7. Understanding the effects of taxes and inflation over time. Financial planning has become less and less a linear process, requiring a much more complex approach than identifying a figure and increasing it by inflation. In addition, research shows that affluent and high-net-worth investors likely will face rising tax rates in the coming years.

A key finding of investment researchers is that the investment structure operates as the most important determinant of investment results. In the case of the single account portfolio where the investment structure question is simply an asset allocation decision, the basic finding is that, in typical situations, the investment structure choice determines 90 percent of the investment outcome and that asset selection accounts for 10 percent. In the case of multiple accounts, selecting the investment structure is expected to be an even more critical decision.

Once the investment structure is fixed, proper tax management is the next most important determinant for success. The elements of proper tax management include locating asset classes within the investment structure via a tax-conscious process, selecting tax-efficient assets for taxable accounts, harvesting tax losses diligently, being slow to realize capital gains, and adjusting portfolio exposures in a tax-efficient manner.

8. Ensuring compliance with an IPS. Technology that automates the process of developing a comprehensive investment policy statement as part of the portfolio construction process can make it easier for advisors to help their clients set the stage for long-term decision-making.

Implementing a system that customizes the advisor workflow according to specific guidelines also leaves little to interpretation in terms of how the client's portfolio should be managed.

9. Building a scalable, efficient back office. With Software-as-a-Service applications gaining increasing traction in the market at large, financial institutions and advisors we work with validate the need for highly customizable, Web-based tools that deliver just the right level of functionality. Scaling for growth by leveraging Web-based technology can enable any organization to grow assets and revenue without adding headcount.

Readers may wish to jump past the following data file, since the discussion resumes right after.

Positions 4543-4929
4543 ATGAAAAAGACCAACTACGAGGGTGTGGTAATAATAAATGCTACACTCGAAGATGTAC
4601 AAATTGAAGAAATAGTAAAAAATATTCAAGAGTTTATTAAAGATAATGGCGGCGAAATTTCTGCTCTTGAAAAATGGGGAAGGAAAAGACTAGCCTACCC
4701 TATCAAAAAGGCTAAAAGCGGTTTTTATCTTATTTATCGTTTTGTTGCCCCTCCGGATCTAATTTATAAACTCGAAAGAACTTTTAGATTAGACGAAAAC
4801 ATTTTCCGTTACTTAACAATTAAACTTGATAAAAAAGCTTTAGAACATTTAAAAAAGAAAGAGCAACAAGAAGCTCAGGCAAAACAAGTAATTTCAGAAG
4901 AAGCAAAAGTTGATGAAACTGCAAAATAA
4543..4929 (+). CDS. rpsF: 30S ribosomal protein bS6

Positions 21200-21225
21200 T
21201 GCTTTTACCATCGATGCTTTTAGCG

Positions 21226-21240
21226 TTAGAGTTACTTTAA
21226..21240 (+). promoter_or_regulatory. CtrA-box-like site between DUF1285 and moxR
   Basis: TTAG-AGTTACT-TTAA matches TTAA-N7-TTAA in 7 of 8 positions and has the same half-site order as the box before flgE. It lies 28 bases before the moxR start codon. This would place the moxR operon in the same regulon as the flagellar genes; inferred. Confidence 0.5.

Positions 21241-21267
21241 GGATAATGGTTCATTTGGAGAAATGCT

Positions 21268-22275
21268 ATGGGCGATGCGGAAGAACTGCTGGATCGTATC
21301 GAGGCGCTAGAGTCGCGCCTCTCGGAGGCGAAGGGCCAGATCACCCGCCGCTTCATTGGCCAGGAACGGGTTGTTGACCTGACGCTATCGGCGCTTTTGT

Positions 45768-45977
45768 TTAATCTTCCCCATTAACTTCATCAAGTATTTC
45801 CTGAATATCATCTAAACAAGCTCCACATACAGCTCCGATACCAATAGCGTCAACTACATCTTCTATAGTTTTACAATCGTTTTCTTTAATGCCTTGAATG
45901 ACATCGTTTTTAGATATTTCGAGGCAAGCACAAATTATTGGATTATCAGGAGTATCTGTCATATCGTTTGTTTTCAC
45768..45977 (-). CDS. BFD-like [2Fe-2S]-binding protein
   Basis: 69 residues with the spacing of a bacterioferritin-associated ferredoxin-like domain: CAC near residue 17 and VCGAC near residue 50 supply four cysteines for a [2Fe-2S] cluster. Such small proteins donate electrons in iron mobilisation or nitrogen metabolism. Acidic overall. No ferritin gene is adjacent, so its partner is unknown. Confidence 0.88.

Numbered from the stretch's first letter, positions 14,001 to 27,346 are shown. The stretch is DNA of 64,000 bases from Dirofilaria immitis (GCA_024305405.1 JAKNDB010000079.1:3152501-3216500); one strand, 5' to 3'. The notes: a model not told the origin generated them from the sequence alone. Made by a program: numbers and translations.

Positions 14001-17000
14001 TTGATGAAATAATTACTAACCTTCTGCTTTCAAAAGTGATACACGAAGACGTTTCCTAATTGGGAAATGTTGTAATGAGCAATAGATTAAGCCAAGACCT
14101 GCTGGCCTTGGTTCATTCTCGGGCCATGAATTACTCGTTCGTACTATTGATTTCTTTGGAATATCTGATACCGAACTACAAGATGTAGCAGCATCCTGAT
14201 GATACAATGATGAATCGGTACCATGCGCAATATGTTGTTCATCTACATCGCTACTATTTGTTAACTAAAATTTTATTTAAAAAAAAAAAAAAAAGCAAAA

10. Attracting and retaining advisors. According to Moss Adams' 2008 study, Financial Performance of Advisory Firms, the advisory industry faces a serious staffing challenge, with nearly all of the largest firms experiencing rapid growth and a need for staff at every level.

More and more organizations are developing comprehensive technology platforms that incorporate tools for enhancing an advisor's ability to streamline advice delivery. Providing tools and resources that are easily deployable to hundreds or thousands of advisors is an important requirement.


When considering the day-to-day business challenges of running a successful advisory practice or addressing the needs of clients, the top question to be answered is how the firm can optimize its business to achieve this goal.

Technology resources that make it easier for firms to address their top challenges can help drive efficiency and set the stage for long-term growth.

Neal Ringquist is president and chief operating officer at Advisor Software Inc., a provider of wealth management solutions for the advisor market. Reach him at